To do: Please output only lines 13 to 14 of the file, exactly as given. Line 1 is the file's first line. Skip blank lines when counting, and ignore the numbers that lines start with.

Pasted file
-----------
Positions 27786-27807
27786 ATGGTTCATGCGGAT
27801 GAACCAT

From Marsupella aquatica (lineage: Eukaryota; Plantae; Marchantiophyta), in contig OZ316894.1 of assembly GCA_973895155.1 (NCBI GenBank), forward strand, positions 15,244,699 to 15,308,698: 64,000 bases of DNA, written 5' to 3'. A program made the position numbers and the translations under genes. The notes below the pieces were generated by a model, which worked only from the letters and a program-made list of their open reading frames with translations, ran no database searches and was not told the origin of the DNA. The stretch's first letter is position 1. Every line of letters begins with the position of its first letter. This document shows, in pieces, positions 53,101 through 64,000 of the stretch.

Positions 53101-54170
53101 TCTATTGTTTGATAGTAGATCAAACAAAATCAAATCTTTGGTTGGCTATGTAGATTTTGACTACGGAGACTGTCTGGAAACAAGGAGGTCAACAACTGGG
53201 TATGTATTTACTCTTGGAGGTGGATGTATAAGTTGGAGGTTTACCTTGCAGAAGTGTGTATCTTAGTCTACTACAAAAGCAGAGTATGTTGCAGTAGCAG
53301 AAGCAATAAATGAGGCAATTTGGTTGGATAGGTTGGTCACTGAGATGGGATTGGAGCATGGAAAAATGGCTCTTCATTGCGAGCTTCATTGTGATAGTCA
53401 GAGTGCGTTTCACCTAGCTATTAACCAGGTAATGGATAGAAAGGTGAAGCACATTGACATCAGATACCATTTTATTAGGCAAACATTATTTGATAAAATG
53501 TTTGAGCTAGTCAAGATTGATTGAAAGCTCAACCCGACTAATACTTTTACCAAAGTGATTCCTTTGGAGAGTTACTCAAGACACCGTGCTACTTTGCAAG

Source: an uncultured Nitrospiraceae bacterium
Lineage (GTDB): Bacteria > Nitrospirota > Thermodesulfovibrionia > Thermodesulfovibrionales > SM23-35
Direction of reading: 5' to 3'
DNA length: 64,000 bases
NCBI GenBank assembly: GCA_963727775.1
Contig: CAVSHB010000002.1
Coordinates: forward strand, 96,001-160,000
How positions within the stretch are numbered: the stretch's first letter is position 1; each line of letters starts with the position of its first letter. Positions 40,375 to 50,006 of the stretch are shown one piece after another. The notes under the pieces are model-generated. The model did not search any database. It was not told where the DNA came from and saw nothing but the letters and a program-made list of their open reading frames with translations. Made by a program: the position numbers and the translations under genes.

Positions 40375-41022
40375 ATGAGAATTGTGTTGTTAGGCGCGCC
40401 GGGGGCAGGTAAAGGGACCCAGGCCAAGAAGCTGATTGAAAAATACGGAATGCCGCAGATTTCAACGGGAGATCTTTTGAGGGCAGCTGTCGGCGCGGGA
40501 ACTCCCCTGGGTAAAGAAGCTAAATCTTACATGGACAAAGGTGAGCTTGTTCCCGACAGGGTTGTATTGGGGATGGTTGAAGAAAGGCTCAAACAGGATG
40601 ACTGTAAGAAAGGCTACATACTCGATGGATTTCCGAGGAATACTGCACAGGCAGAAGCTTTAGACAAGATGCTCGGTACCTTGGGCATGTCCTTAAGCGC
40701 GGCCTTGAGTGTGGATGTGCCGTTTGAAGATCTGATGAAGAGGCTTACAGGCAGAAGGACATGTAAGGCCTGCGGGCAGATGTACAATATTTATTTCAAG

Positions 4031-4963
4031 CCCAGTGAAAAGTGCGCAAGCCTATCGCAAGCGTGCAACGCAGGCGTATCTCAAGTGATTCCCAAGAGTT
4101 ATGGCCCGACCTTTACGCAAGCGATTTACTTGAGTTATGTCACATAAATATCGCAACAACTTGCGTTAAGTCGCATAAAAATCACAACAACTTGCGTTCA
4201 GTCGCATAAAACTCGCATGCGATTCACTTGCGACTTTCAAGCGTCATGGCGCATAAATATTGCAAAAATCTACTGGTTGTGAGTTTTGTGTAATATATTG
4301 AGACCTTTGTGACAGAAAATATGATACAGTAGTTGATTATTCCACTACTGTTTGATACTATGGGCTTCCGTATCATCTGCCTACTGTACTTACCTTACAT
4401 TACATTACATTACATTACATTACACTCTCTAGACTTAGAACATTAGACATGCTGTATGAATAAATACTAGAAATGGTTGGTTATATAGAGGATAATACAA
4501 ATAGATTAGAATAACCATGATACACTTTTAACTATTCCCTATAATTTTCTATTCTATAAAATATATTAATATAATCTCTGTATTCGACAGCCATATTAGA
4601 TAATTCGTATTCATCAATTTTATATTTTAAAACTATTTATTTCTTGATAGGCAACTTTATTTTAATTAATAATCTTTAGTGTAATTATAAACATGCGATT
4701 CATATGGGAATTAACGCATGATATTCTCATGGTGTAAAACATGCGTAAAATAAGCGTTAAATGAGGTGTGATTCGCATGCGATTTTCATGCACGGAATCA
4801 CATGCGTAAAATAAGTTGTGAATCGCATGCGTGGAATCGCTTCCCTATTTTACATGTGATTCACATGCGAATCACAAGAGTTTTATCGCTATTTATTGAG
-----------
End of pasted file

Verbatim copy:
Direction of reading: 5' to 3'
DNA length: 64,000 bases